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Separate and Unequal, Thinking for ourselves By Shea Howell

Thinking for ourselves
By Shea Howell

Separate and Unequal

August 14, 2016
This week the New York Times published yet another story about the reality of two separate and unequal Detroits. With the title “In Detroit’s 2-Speed Recovery, Downtown Roars and Neighborhoods Sputter,” Peter Applebome points to critical questions the Mayor and his administration would like to avoid.
After a brief sketch of downtown, Midtown and Corktown development, Applebome raises the question of what development means to neighborhoods. He says, “But what that means for the rest of the city and who is benefiting have set in motion a layered conversation about development, equity, race and class. It is playing out with particular force here in what was once the nation’s fourth-largest city and is now a place at once grappling with poverty, crime and failing schools, but also still animated by the bones of its former glory.”
This is a conversation the Mayor avoids. Yet even a transient observer like Applebome concludes, “The lack of progress is just as noticeable in the sprawl of often dilapidated neighborhoods, baking in the summer heat.”
Many are baking in that heat without water. Nowhere is the lack of progress and the denial by the Mayor and his administration clearer than in the water shut off crisis. The day before the New York Times article appeared, a group of community based researchers issued an important report. Mapping the Water Crisis: The Dismantling of African American Neighborhoods in Detroit: Volume 1 is the result of an 18 month study documenting water shut offs in the city.  The report demonstrates in clear and specific detail that neighborhoods are suffering from a combination of foreclosures and shut offs, diminishing the quality of life for everyone in the community. Last year 23,000 homes were shut off from water. Over the last decade the city has endured 110,000 foreclosures.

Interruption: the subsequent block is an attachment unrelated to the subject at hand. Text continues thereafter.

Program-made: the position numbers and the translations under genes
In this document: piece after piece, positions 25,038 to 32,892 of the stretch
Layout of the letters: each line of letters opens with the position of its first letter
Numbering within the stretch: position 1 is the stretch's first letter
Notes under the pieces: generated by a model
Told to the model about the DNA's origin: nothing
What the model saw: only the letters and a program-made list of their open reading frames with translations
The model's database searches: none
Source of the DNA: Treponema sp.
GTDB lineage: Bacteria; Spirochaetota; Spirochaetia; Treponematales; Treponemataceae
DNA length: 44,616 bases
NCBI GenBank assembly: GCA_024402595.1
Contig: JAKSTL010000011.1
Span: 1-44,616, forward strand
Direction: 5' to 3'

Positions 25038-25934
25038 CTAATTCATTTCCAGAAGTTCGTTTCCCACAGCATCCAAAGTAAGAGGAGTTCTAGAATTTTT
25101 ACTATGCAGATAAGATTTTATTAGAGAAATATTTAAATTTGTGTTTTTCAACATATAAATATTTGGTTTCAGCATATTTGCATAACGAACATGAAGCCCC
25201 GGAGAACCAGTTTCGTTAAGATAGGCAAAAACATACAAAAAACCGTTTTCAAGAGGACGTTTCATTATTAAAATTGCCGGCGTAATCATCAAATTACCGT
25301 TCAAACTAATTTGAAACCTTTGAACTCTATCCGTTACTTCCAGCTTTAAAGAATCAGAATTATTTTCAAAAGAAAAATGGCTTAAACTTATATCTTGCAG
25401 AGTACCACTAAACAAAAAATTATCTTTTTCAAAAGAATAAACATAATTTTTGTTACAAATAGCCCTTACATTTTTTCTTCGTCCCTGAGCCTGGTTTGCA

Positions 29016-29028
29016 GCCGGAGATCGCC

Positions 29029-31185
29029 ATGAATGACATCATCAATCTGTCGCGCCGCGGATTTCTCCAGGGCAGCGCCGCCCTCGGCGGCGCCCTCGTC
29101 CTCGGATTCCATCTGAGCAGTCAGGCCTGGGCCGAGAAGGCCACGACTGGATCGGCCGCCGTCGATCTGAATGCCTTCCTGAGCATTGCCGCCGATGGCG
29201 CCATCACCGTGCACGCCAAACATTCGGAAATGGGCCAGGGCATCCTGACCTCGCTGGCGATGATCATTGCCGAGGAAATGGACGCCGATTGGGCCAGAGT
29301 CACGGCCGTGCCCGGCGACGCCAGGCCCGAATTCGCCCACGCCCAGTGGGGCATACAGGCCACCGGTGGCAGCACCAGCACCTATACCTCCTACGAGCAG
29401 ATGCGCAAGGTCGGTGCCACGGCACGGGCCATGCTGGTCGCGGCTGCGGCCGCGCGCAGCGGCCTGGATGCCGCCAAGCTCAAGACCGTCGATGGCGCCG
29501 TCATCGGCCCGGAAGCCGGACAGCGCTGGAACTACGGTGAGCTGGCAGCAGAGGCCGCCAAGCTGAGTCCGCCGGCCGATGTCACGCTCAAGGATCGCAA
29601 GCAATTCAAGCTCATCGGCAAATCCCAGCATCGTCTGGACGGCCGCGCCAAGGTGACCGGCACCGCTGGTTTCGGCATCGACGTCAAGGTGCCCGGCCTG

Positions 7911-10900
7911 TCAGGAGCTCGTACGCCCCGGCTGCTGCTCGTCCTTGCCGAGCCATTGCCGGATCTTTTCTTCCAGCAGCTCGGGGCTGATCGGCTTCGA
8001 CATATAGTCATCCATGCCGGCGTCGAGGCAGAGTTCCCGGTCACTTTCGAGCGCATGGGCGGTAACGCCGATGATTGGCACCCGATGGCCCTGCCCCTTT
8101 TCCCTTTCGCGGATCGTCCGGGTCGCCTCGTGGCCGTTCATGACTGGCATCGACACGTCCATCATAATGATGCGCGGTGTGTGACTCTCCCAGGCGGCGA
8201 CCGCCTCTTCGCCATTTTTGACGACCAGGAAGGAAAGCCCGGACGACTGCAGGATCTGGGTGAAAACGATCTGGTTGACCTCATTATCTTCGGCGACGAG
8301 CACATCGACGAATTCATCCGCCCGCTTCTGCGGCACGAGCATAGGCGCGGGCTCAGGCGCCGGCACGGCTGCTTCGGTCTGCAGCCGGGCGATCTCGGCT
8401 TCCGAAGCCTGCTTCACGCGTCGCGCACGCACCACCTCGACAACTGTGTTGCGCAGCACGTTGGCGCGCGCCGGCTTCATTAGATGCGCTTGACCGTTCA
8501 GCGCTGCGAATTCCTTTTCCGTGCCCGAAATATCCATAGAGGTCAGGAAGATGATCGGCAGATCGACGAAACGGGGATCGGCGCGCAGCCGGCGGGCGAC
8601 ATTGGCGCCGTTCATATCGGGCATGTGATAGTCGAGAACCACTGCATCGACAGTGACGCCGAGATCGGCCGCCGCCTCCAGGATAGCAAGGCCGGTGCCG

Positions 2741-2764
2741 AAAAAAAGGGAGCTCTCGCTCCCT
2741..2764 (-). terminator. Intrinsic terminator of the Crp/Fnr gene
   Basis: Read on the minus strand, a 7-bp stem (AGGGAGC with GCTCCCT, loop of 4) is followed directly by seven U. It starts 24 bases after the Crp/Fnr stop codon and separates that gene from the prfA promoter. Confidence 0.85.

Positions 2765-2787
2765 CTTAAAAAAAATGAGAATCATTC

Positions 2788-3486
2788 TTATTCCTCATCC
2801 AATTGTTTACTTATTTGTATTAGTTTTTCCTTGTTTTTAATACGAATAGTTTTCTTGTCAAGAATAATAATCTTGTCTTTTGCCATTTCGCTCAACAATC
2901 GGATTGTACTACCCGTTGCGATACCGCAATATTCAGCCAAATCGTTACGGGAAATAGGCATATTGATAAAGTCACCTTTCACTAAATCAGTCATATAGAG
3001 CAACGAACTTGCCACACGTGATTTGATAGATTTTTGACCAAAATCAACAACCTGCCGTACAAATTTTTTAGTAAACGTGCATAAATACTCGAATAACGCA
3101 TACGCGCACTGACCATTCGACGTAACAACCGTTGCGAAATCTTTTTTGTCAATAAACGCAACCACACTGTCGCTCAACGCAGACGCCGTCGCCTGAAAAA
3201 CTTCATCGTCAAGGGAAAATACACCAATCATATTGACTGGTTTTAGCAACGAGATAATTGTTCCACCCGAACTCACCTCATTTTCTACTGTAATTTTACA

Underscoring the growing divide in our city, Monica Lewis-Patrick, a guiding force in the research collaborative, said, “There is a renaissance downtown full of newcomers, while they are shutting off water for those who stayed and paid” their bills for years.
The impact of these shut offs in a city where 40% of the people live in poverty and many are paying more than 10% of their income for water is to actively drive people out of their homes. Dr. Gloria House, Professor Emerita of the University of Michigan-Dearborn and Wayne State University explained that the mapping documents that  “The incidents of shutoffs, foreclosures and school closures are not random, but intentional and specific… We believe it’s about the dismantling of neighborhoods.”
The Mayor continues to deny this reality. He refuses to consider the consequences of his policies in the lives of people in neighborhoods. Instead he chooses to pretend his water assistance plan (WRAP) is solving the problem.  No one but the Mayor and his administration believes this. No one who sees the shut off trucks moving through neighborhoods on a daily basis believes this.
The objective statistics do not support this. The WRAP is a failure.  It has a waiting list of 3,000 customers and the majority of people who have been signed up simply cannot keep up with the monthly payments.
The work of the We the People Detroit Community Research Collective documents in stark terms that our city is devolving into two separate, unequal, and unhealthy realities.
It does not have to be this way. Community activists and researchers have consistently advocated plans to make water available to all at affordable prices. They have developed programs to keep people in their homes and to stop foreclosures.  The real choice we face is about whose lives matter in our city.
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June Meeting Notes, Detroit Community Land Trust Coalition

Detroit Community Land Trust Coalition Meeting Notes
June 1, 2016

Agenda Overview

  1. Agreements (10 min)
  2. Introductions (5 min)
  3. Checkins w/ commitments from last meeting (10-15 mins)
  4. Google group, studies related to CLT policies (Jason), CLT folder w/ 101 Docs, CLT library (Aaron), clean-up good doc site (Naim), DLBA group, CLT funding (Melanie), person who got 6 adjacent lots (Miguel), Strategies for outreach to communities (Gaby)
  5. Main Discussion—selection of policies that help move projects forward and involvement/commitment to getting policies implemented (10-15 min)
  6. Work Group Updates/Check In (15 mins)
  7. Updates/Announcements (10 min)

Download the full DCLTC Meeting Notes June 1 2016

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Detroit People’s Food Co-op Community Engagement Meeting


Part of our Food Justice series!

Detroit People’s Food Co-op Community Engagement Meeting
Thursday January 28, 2016
People’s Platform
7700 Second Ave
Detroit, MI

Detroit People’s Platform Members and supporters please join us to learn more about the plans for the Detroit People’s Food Co-op and how you can become a member/owner.